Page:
One of the first synagogues that Jesus spoke at after His baptism in Jordan and His wilderness experience in the desert was the synagogue at Nazareth- His hometown.   This , no doubt, was out of an affection for that despised village He grew up in that He wanted them to be amongst the first to be blessed by the Father.    When He read the torah to them and spoke as the Holy Spirit led Him, they  felt the unction of the Holy Spirit behind His words and had His full attention.  Then, as is often the case even with we Christians,  they began to reason and rationalize what He was saying, and asked, “Is not this Joseph’s son?– and He is saying He is the Messiah?!?”    Scepticism turned to wrath after Jesus called them on their disbelief toward Him.  Like Joseph’s brothers   who threw Joseph in a pit, seeking to kill him for His many visions and dreams,  they sought to push Jesus over the precipice ledge outside of that synagogue.    Passing through the midst of them, He went away.

Jesus could have left them push Him over, and the angels would have caught Him in mid-air.  By letting the people push Him off of the precipice,. Jesus  would be giving into satan’s previous temptation in the wilderness not to rely on the Holy Spirit, but rely on His own means in convincing others.   What a spectacle that would have been to convince the villagers that He was, indeed, the Messiah–  however, Jesus never resorts to dramatic schemes to appeal to mankind.   He knows that drama appeals to a person’s soul, but not to their spirits.    Isaiah learned this centuries ago when he called fire to come down from Heaven to consume the alter sacrifice.   Yes, the doubters were confounded and believed– for a time–but then they reverted back to their old mindset again.   God had to show Isaiah that He reaches man not through the loud, but through His still small voice.    The villagers in the synagogue initially listened to the Holy Spirit’s still small voice at first, but then they let the noise of their own human reasonings and rationalizations interfere.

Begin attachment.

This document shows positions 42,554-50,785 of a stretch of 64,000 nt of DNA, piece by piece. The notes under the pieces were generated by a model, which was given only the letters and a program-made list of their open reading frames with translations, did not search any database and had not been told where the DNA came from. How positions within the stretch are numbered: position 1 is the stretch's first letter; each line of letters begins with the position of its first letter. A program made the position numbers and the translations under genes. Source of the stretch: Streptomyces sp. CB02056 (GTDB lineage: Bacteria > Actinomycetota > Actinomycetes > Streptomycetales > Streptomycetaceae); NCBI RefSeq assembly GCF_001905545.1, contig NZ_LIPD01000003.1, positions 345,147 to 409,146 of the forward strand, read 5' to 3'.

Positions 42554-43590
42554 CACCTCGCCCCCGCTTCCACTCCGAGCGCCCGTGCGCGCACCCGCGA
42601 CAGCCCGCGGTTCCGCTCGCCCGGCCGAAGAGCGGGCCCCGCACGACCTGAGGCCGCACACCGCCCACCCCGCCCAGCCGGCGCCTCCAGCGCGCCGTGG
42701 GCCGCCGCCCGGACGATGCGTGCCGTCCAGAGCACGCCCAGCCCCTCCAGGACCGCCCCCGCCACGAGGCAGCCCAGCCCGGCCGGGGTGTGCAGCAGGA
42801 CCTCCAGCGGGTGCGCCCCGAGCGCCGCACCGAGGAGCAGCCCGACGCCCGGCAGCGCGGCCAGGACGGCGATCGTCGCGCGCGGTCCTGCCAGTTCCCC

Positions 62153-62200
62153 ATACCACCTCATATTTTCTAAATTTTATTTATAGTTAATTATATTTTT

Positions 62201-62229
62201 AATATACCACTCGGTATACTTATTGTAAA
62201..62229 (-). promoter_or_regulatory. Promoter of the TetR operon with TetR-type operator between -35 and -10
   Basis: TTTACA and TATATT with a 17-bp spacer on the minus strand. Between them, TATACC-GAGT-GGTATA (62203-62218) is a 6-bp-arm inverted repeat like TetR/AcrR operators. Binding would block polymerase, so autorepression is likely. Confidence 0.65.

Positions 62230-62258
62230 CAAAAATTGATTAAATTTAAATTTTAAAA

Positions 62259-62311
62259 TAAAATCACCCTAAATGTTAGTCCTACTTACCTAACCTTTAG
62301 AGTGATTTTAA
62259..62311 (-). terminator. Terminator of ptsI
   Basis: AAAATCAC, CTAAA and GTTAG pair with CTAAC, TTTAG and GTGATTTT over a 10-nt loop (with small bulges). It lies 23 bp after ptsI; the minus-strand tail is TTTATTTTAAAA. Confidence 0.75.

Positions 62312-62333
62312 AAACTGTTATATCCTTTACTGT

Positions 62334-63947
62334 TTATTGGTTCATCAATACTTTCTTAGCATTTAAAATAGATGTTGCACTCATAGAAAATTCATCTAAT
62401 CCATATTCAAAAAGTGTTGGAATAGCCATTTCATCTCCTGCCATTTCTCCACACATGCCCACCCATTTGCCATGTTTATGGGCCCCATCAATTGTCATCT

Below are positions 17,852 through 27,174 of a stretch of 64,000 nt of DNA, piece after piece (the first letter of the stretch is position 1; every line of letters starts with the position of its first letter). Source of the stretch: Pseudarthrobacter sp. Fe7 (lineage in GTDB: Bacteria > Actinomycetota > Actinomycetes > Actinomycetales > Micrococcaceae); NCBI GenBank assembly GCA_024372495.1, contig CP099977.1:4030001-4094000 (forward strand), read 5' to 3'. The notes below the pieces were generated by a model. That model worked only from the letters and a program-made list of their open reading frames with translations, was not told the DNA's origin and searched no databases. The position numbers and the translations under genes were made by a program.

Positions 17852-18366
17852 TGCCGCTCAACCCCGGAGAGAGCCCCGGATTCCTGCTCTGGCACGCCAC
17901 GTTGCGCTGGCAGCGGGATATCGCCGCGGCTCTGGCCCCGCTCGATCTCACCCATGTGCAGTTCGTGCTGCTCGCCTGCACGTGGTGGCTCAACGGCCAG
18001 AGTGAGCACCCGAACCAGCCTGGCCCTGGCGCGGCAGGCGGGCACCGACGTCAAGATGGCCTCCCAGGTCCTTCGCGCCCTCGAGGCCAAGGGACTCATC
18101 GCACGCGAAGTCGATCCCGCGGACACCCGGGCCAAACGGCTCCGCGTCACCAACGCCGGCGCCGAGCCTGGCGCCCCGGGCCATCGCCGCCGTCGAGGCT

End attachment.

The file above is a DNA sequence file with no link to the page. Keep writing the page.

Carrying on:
When Jesus “passed through the midst” of the crowd , He didnt suddenly become invisible.  Without a word, He looked directly in the faces of His attackers, and the Holy Spirit looking RIGHT at them with Love and Truth through His pure eyes caused them to step back and let Him walk through and away from all of them.    He never pushes His will on anyone that does not receive Him;  He   simply walks away– yet walking away, He leaves an opportunity to open one’s heart to Him.  


There was a reason that the temple soldiers put a blindfold over Jesus’s eyes when they scourged and beat Him for Pilate.   They didnt want to look in His pure eyes which would only convict them of thier brutality.   To look in Jesus’s eyes is to look directly at the Holy Spirit.   We are reminded of the Isrealites wishes that Moses cover his face after walking down the mountain from visiting God-  Seeing God’s glow in Moses eyes and his expression made the Isrealites uncomfortable.   To see God is to die- and this especially means, to die to the self life.   We do not want to die to our self-life and egos, therefore, it is more comfortable not to look at God.

Another point the Lord shows me regarding His experience at the precipice is that when we are backed into a corner and there is no way out– the Holy Spirit MAKES a way out for us without us needing to resort to our own plans and schemes.  In the devotional book, “God Calling II:  God at Eventide”,   a compilation of Jesus’s actual messages to two anonymous British women in the 1930’s – 40’s,   We read Jesus’s own words:

Antagonism- “…And He Passing through the Midst of Them…”:

“Face evil undaunted, and it will fall back, and let you pass on and do your work for Me.  The maddened crowd had sought to cast Me headlong, but they made way for Me,an dthrough their midst I passed unhindered.  Do not be surprised to find antagonism where you meet evil because you are a Home of My Spirit and it is My Spirit that arouses antagonism.  Go on your way so quietly and trust in Me. 

In My strength My follower need not flinch, but boldly facing evil, will overcome evil with good.  you follow the dauntless Christ.”